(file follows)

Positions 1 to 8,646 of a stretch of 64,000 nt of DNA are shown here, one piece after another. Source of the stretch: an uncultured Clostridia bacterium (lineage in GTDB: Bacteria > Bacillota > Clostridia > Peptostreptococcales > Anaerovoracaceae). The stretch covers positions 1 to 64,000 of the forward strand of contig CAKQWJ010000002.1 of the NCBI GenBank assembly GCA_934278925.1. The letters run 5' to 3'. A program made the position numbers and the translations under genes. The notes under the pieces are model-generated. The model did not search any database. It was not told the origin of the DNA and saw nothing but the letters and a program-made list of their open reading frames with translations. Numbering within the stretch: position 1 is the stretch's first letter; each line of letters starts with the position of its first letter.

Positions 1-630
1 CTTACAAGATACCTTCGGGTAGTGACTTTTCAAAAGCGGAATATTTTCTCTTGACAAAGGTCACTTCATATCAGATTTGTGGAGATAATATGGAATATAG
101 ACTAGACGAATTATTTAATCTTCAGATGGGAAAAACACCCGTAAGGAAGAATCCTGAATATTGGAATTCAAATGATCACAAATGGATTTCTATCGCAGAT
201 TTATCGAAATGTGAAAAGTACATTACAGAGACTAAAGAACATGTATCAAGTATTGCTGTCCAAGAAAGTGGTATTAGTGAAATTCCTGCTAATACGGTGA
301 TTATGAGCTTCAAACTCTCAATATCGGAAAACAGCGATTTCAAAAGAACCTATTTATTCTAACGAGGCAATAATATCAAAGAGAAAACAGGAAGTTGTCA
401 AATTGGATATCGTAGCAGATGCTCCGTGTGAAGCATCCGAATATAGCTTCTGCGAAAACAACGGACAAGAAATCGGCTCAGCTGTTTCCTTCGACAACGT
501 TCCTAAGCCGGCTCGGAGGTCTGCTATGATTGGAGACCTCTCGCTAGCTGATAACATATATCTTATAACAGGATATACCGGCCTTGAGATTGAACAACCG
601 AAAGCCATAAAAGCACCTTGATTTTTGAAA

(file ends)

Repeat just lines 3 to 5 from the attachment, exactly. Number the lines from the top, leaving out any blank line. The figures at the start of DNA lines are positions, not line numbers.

1 CTTACAAGATACCTTCGGGTAGTGACTTTTCAAAAGCGGAATATTTTCTCTTGACAAAGGTCACTTCATATCAGATTTGTGGAGATAATATGGAATATAG
101 ACTAGACGAATTATTTAATCTTCAGATGGGAAAAACACCCGTAAGGAAGAATCCTGAATATTGGAATTCAAATGATCACAAATGGATTTCTATCGCAGAT
201 TTATCGAAATGTGAAAAGTACATTACAGAGACTAAAGAACATGTATCAAGTATTGCTGTCCAAGAAAGTGGTATTAGTGAAATTCCTGCTAATACGGTGA